This past weekend the NY Times Book Review also wrote about two new books that survey eating habits in America past. Why all this interest in what our forebears ate? Four books in one year on the subject? Perhaps it has something to do with Michael Pollan's observation in In Defense of Food that we do not have a national identity in our food (our food is an amalgam of the immigrants who populated our shores and the product of extensive engineering by the food industry to satisfy our need for novelty).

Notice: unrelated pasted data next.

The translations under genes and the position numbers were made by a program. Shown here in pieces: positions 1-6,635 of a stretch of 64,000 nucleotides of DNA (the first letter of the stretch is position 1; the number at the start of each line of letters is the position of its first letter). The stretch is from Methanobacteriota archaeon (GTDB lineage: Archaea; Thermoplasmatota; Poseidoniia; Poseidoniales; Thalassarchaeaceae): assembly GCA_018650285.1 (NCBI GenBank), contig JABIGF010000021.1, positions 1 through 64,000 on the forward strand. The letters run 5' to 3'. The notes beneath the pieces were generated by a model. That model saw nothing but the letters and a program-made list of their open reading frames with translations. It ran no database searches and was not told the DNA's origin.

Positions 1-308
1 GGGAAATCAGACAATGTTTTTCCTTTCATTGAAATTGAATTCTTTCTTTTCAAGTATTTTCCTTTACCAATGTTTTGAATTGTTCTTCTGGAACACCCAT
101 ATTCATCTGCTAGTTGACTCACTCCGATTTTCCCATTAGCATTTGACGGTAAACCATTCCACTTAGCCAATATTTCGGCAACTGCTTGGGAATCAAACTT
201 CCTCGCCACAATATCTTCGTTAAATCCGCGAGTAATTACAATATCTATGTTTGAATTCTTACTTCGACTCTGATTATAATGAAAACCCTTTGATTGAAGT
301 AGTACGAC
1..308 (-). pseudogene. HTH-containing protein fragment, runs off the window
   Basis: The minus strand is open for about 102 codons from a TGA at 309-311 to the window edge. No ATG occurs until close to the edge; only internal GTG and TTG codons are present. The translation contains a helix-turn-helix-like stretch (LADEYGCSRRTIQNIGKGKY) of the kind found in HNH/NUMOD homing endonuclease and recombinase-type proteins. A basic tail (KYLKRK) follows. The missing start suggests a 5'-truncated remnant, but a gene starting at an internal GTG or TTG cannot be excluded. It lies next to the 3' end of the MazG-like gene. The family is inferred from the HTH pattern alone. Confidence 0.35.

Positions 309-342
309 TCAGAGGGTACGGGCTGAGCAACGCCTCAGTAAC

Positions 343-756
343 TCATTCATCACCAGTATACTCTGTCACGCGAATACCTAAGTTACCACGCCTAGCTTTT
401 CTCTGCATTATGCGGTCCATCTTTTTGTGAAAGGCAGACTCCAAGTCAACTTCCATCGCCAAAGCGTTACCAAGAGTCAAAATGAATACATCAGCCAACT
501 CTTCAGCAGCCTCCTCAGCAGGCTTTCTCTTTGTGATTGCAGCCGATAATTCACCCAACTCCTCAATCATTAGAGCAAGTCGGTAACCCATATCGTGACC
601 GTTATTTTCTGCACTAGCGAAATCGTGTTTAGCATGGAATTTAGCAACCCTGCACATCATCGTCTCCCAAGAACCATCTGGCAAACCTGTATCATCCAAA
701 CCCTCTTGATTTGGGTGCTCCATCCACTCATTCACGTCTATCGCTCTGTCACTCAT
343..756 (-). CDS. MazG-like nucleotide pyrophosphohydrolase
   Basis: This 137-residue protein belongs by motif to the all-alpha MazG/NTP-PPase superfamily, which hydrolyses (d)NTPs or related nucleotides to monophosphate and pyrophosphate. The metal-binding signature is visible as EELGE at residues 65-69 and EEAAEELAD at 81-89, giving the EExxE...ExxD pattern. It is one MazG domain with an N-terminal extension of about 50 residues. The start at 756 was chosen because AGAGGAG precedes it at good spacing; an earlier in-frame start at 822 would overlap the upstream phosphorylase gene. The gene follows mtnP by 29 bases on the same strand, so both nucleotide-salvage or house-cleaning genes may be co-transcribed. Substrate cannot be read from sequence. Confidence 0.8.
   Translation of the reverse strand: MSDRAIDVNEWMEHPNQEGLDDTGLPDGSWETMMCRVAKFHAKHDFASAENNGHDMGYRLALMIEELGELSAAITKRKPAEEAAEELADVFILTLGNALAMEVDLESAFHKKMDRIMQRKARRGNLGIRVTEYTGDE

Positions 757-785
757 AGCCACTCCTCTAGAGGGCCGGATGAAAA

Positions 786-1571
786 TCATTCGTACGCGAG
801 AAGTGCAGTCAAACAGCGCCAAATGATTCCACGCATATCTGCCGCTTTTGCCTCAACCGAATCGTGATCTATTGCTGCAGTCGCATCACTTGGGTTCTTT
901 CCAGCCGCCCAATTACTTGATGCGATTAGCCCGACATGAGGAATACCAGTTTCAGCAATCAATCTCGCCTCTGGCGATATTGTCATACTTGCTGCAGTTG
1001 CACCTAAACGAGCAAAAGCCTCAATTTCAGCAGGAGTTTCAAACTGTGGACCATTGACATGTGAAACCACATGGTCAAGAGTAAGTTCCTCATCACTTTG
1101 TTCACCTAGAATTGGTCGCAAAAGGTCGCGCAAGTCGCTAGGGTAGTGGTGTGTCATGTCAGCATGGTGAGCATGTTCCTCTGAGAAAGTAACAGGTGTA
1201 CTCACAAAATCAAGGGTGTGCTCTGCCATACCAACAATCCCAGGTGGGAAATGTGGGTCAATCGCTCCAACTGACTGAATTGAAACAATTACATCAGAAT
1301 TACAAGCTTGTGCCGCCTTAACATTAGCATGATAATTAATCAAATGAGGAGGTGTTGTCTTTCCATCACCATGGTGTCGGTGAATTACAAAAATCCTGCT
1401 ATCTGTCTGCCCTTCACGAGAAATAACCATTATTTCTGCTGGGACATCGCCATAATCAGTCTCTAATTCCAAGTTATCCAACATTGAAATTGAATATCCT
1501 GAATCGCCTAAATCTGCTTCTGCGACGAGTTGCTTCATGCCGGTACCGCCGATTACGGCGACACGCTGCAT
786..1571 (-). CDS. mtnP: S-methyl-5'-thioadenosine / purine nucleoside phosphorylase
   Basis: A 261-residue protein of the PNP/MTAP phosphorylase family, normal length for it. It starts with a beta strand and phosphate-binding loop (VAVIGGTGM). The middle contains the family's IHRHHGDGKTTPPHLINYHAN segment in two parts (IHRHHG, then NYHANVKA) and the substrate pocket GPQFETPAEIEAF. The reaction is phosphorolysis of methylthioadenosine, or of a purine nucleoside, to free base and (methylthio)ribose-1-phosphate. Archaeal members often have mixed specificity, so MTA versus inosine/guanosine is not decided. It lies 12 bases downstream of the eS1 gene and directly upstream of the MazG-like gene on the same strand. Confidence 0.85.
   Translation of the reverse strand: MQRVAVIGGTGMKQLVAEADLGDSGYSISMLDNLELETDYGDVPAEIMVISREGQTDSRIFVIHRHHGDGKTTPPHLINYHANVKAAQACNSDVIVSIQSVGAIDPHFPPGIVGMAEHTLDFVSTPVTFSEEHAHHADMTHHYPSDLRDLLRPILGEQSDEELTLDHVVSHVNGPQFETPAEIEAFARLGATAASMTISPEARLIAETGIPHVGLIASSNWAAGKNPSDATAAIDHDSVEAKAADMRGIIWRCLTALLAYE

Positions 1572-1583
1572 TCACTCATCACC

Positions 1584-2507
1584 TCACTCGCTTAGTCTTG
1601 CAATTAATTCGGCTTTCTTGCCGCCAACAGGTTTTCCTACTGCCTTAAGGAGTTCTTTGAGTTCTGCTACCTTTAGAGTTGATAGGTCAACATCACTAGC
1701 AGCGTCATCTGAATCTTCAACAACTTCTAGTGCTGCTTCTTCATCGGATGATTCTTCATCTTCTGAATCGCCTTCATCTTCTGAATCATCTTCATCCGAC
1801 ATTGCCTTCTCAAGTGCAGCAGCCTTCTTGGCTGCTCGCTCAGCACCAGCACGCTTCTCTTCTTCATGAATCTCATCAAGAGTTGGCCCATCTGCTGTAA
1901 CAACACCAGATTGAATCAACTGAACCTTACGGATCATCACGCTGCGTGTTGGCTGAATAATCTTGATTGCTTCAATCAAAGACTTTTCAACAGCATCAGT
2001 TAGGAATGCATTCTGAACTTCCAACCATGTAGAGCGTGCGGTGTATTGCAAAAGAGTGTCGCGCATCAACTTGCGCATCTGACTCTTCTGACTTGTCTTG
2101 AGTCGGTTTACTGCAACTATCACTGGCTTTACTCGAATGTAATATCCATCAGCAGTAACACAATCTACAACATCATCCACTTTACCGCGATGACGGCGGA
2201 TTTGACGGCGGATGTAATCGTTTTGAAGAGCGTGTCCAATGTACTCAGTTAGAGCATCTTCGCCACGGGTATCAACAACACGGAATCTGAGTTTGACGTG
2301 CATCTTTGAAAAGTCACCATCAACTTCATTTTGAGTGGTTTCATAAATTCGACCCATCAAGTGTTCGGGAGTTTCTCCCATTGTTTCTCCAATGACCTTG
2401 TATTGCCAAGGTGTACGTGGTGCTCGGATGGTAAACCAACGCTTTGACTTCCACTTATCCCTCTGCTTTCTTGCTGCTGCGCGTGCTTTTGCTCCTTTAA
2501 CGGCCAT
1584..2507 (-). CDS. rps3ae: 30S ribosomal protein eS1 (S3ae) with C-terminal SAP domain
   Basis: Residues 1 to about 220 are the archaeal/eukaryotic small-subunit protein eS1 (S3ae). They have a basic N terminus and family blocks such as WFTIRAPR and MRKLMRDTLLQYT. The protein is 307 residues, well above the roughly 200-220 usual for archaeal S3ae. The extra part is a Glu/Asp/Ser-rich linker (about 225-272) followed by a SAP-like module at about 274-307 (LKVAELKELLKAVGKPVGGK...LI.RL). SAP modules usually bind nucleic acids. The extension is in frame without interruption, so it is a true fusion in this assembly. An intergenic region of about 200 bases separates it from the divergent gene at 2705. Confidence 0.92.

The sheer novelty and glamor of the Western diet, with its seventeen thousand new food products every year and the marketing power - thirty-two billion dollars a year - used to sell us those products, has overwhelmed the force of tradition and left us where we now find ourselves: relying on science and journalism and government and marketing to help us decide what to eat. Michael Pollan (In Defense of Food: An Eater's Manifesto)Perhaps these books are a search for a national cuisine, a tradition to enshrine in the land of McNuggets and Cheese Doodles. I don't know. Having seen raccoon up close and personal (see my blog entry of October 27, 2009) I think I would rather eat the cheese doodle.